Regarding its testing in general, I cannot find any results for 327965 in the data I have available. However, I can find 327964 (tested in 1905 and 1907 in Geneva) and 327962 (tested in 1905 in Geneva) etc. The data I have available is mostly focused on the chronometers with good enough results to participate in the competition part of the testing, referred to as being part of the "classes". Non-competition watches were referred to as "non-classes".
    My bet is that this is likely a "non-classes" chronometer, which received a bulletin, but that did not reach the results necessary to compete. Only the observatory records can confirm this, however.

    Regarding the integral vs Guillaume balance discussion:

    In an article by Guillaume himself, "Les Ferro-Nickels et leurs applications dans l'Horlogerie de la Chronometrie", published in Annales Francaises de Chronometrie, he states the following:

    ... "avait un chronometre qui venait de terminer ses epreuves a l'Observatoire de Neuchatel, et qui avait montre l'erreur secondaire habituelle de 2 a 3 secondes. Je lui proposal de remplacer le balancier de ce chronomatre par un balancier qui devait corriger l'erreur secondaire, ce qu'il accepta. Le nouveau balancier donnait la compensation prevue, et depuis lors, tous les chronometres de premier ordre sont minis de balanciers semblables. J'ai nomme cet organe balancier integral, mais le nom de balancier Guillaume a prevalu. En 1897, Paul Perret, regleur a la Chaux-de-Fonds, me demanda un echantillon d'invar. J'avais une certain quantite de cat alliage, lamina en fil de 6 mm. de diametre. Je lui en envoyai un morceau. Une quinzaine de jours plus lard, it m'ecrivit pour me demander un echantillon semblable des dix-sept alliages qua j'avais etudies, et dont it avait ete" ...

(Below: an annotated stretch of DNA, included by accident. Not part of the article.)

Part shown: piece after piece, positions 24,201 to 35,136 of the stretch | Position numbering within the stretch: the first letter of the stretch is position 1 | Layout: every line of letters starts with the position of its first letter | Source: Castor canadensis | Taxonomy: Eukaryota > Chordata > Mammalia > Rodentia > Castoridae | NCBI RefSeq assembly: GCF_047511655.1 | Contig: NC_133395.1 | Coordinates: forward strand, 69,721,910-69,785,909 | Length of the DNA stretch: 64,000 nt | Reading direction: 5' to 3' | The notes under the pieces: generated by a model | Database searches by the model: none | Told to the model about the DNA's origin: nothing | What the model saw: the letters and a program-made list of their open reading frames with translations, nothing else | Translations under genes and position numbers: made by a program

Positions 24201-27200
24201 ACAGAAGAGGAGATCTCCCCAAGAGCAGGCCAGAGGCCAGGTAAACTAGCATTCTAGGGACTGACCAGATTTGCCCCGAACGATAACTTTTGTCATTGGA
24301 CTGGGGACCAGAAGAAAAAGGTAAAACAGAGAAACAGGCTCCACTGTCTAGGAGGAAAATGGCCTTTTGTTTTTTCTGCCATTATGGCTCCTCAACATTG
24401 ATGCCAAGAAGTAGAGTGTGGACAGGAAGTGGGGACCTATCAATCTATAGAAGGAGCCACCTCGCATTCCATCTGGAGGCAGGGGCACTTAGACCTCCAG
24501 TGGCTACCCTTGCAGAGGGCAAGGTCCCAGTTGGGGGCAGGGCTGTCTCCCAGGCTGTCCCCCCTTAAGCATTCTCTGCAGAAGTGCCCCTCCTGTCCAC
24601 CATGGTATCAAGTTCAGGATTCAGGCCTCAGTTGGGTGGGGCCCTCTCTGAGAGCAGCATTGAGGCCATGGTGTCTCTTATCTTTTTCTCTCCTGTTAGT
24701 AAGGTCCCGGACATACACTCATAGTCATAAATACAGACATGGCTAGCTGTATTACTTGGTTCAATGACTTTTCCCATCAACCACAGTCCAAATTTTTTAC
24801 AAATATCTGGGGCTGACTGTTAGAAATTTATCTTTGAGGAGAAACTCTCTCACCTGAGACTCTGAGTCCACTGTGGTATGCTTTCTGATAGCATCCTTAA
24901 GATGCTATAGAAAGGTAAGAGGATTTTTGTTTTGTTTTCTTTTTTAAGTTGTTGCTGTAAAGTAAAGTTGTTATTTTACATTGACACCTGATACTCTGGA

Above, he is saying that he named his invention "balancier integral", but that the name "balancier Guillaume" (Guillaume balance) prevailed.